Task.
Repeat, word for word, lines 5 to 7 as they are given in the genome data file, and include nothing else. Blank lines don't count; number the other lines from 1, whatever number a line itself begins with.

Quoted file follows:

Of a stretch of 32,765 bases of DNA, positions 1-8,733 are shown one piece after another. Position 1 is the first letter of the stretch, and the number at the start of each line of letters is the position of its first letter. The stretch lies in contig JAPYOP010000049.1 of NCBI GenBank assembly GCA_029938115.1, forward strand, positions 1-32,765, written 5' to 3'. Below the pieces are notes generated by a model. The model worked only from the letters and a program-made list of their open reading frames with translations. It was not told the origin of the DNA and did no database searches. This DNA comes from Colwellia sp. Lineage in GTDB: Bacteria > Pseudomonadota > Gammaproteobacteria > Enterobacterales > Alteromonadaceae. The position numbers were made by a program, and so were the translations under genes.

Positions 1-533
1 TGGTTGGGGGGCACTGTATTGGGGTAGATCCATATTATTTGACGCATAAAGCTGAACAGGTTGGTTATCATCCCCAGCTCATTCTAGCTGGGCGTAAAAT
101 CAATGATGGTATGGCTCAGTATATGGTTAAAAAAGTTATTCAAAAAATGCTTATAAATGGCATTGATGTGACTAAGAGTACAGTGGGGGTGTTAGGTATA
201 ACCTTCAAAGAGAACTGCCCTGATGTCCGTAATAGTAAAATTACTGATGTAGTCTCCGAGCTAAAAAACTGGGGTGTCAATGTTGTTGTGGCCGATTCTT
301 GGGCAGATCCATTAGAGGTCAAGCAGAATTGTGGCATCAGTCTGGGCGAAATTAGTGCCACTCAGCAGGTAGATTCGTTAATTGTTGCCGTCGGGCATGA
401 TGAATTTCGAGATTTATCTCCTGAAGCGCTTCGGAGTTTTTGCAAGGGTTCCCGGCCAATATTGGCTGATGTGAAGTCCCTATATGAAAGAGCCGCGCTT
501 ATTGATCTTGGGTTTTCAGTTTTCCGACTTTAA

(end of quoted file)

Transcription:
201 ACCTTCAAAGAGAACTGCCCTGATGTCCGTAATAGTAAAATTACTGATGTAGTCTCCGAGCTAAAAAACTGGGGTGTCAATGTTGTTGTGGCCGATTCTT
301 GGGCAGATCCATTAGAGGTCAAGCAGAATTGTGGCATCAGTCTGGGCGAAATTAGTGCCACTCAGCAGGTAGATTCGTTAATTGTTGCCGTCGGGCATGA
401 TGAATTTCGAGATTTATCTCCTGAAGCGCTTCGGAGTTTTTGCAAGGGTTCCCGGCCAATATTGGCTGATGTGAAGTCCCTATATGAAAGAGCCGCGCTT